Swedish Meteorological and Hydrological Institute
                       SE 601 76 Norrköping
                       hbackstrom@smhi.se

                       Gunnar Omstedt
                       Swedish Meteorological and Hydrological Institute
                       SE 601 76 Norrköping
                       gomstedt@smhi.se

Switzerland            Pierre Jeannet
                       Swiss Meteorological Institute
                       Les Invuardes
                       CH-1530 Payerne
                       pje@sap.sma.ch

United Kingdom         David Thomson
                       Meteorological Office
                       London Road
                       Bracknell
                       Berkshire RG12 2SZ
                       djthomson@meto.govt.uk

Scientific Secretary   Andrej Hocevar
                       COST Secretariat
                       Commission of the European Communities
                       DG XII/B1 Rue de la Loi 200
                       B-1049 Brussels
                       Belgium
                       andrej.hocevar@dg12.cec.be

A3.2 Working Group 1 Surface Energy Balance

Chairperson            Ulrike Pechinger
                       Central Institute for Meteorology and Geodynamics
                       Hohe Warte 38
                       A-1190 Vienna
                       Austria
                       pechinger@zamg.ac.at
32                        Introduction                   COST710

     Ernst Dittmann
     Deutscher Wetterdienst
     Frankfurter Strasse 135
     D-63067 Offenbach
     Germany
     dittmann@dwd.d400.de

     Gerhard Erbes
     Central Institute for Meteorology and Geodynamics
     Hohe Warte 38
     A-1190 Vienna
     Austria
     erbes@zamg.ac.at

     Per-Erik Johansson
     Division of Environment and Protection
     National Defence Research Establishment
     FOA S-90182 UMEA
     Sweden
     johansson@ume.foa.se

     Ari Karppinen
     Finnish Meteorological Institute
     Air Quality Research
     Sahaajankatu 20E
     FIN-00810 Helsinki
     Finland
     ari.karppinen@fmi.fi

            Luc Musson-Genon
     EDF/DER/ENV
     6 Quai Watier
     F-78401 Chatou
     France
     luc.musson-genon@der.edf.fr

     Gunnar Omstedt
     Swedish Meteorological Institute
     S-60176 Norrköping
     Sweden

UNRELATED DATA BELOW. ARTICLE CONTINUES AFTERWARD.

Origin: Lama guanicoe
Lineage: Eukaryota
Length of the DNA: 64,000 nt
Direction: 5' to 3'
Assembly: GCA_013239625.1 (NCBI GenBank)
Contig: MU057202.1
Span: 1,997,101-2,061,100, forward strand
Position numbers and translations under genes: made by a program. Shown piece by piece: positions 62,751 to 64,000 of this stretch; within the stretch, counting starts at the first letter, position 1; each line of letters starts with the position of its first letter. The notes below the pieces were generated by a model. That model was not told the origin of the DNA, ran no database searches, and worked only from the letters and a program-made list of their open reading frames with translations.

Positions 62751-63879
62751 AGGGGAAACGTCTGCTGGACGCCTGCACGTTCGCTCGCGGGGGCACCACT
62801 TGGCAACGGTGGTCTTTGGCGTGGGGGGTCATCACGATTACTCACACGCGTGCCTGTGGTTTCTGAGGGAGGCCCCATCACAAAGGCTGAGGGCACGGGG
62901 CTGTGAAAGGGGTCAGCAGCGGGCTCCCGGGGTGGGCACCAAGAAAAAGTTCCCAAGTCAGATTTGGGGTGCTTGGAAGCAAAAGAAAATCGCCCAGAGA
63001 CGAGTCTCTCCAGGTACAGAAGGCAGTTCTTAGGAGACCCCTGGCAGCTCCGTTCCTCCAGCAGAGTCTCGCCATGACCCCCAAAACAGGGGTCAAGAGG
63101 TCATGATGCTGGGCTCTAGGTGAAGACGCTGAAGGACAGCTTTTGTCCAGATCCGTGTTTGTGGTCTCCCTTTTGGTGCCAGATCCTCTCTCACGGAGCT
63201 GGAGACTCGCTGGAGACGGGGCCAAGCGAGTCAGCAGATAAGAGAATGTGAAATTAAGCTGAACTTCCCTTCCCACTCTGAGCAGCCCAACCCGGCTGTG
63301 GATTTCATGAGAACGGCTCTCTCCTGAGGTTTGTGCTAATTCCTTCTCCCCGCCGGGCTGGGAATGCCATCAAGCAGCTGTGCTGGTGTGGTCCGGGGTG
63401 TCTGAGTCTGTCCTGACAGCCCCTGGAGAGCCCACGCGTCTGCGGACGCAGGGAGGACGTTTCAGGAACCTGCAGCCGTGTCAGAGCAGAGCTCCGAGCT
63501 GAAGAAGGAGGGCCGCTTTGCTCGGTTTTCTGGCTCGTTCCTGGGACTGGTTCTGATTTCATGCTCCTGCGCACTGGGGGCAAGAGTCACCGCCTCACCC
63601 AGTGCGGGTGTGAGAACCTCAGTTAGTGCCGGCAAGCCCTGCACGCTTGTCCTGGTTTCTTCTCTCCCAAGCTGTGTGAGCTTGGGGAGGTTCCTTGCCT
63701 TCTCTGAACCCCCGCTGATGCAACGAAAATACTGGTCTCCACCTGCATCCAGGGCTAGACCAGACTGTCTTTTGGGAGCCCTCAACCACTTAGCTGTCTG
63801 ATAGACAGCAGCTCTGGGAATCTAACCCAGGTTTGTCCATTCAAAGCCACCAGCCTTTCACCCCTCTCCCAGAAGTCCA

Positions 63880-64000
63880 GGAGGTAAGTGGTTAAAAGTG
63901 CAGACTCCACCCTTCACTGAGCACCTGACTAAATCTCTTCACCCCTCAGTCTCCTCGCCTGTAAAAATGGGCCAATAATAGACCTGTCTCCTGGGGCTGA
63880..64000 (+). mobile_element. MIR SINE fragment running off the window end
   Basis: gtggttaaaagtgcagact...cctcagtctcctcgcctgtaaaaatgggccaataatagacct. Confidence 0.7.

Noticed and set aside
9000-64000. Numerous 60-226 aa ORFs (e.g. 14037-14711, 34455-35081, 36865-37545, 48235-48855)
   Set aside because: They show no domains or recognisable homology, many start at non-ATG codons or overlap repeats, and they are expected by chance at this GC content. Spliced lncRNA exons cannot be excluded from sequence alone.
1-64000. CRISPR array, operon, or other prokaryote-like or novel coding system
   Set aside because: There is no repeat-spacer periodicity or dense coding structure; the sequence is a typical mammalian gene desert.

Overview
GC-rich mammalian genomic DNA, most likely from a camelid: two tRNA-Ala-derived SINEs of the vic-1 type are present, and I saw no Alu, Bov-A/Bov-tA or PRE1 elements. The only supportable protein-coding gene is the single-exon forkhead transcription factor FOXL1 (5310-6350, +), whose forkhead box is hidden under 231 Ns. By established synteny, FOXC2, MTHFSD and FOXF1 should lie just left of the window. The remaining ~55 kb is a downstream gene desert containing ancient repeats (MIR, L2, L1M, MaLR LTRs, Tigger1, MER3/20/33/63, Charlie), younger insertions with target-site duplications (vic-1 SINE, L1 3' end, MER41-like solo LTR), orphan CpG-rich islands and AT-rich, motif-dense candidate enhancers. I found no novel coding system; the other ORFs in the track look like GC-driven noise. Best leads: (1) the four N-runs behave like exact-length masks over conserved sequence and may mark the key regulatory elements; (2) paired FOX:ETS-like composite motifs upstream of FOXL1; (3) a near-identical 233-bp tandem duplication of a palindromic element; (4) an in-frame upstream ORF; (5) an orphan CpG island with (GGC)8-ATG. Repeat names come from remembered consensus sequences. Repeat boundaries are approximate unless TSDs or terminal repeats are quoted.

gomstedt@smhi.se

     Philippe Tercier
     Swiss Meteorological Institute
     Les Invuardes
     CH-1530 Payerne
     Switzerland
     pht@sap.sma.ch
COST710                              Introduction           33
A3.3 Working Group 2 Mixing Height

Chairperson     Petra Seibert
                University of Agricultural Sciences
                Institute for Meteorology and Physics
                Türkenschanzstrasse 18
                A-1180 Vienna
                Austria
                petra@imp1.boku.ac.at

                Frank Beyrich
                Meteorologisches Observatorium Lindenberg
                Deutscher Wetterdienst
                D-15864 Lindenberg
                Germany
                fbeyrich@dwd.d400.de

                Sven-Erik Gryning
                VEA Risø National Laboratory
                DK-4000 Roskilde
                Denmark
                gryning@risoe.dk

                Sylvain Joffre
                Finnish Meteorological Institute
                P O Box 503
                FIN-00101 Helsinki
                Finland
                sylvain.joffre@fmi.fi

                Alix Rasmussen
                Danish Meteorological Institute
                Lyngbyvej 100
                DK-2100 Copenhagen
                Denmark
                ali@dmi.min.dk

                Philippe Tercier
                Swiss Meteorological Institute
                Les Invuardes
                CH-1530 Payerne
                Switzerland
                pht@sap.sma.ch
34                                     Introduction   COST710

A3.4 Working Group 3 Vertical Profiles

Chairman         Hans Erbrink
                 KEMA
                 P O Box 9035
                 6800 ET Arnhem
                 The Netherlands
                 j.j.erbrink@kema.nl

                 Antonio Cenedese
                 Univ degli Studi Roma